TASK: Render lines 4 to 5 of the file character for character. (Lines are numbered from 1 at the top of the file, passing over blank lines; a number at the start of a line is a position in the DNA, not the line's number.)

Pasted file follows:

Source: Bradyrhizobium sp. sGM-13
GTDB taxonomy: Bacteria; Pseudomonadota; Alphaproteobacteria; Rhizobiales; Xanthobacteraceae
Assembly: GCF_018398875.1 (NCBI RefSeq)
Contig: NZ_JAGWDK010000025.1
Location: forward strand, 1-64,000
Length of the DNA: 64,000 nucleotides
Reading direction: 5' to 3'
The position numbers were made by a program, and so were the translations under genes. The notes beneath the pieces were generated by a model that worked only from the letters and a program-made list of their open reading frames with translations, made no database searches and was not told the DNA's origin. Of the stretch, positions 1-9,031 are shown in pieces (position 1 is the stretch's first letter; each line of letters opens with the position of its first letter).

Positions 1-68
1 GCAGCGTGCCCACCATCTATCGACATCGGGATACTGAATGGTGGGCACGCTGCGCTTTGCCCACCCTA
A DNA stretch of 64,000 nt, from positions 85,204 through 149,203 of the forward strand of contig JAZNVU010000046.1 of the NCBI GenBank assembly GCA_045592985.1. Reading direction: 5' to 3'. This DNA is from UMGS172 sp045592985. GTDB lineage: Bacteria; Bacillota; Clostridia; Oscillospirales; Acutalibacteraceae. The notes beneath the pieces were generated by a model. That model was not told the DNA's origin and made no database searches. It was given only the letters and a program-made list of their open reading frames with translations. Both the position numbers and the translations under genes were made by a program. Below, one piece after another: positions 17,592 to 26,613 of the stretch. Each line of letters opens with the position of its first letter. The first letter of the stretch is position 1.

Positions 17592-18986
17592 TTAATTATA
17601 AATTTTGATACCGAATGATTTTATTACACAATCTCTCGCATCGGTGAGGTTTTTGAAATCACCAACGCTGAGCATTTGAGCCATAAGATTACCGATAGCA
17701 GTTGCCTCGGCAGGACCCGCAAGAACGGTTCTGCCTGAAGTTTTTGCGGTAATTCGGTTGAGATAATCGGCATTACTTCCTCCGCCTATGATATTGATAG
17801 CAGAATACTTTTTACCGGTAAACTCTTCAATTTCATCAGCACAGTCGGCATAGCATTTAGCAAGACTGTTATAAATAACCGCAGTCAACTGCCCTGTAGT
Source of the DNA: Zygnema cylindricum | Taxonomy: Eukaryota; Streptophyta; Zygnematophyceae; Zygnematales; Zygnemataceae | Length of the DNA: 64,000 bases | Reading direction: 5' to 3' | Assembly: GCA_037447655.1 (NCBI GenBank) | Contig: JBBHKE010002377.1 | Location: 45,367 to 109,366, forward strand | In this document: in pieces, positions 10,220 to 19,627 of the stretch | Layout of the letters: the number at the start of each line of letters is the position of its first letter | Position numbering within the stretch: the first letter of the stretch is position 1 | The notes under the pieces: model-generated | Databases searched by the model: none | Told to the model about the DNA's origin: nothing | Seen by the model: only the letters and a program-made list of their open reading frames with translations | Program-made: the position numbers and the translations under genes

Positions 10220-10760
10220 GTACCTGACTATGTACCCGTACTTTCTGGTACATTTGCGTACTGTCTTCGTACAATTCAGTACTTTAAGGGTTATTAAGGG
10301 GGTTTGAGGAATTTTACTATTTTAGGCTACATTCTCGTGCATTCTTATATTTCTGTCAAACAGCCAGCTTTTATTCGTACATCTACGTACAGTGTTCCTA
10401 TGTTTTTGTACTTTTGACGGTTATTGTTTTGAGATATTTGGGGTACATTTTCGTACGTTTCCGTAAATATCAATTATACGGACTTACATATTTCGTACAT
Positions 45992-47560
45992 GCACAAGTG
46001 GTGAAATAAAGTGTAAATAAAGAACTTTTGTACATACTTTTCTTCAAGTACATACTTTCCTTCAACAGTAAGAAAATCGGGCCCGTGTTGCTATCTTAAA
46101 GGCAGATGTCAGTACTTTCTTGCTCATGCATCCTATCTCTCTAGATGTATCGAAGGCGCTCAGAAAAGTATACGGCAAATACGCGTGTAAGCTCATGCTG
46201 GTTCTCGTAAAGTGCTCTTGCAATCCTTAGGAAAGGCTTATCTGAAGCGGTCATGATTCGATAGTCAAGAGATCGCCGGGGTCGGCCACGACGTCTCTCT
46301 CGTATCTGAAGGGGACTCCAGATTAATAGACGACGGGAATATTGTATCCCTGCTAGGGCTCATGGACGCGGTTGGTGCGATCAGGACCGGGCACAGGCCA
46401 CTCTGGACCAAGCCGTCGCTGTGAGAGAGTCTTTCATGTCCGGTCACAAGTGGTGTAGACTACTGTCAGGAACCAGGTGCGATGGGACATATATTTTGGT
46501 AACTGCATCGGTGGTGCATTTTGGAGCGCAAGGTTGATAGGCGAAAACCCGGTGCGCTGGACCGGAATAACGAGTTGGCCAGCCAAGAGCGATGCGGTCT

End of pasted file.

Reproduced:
Contig: NZ_JAGWDK010000025.1
Location: forward strand, 1-64,000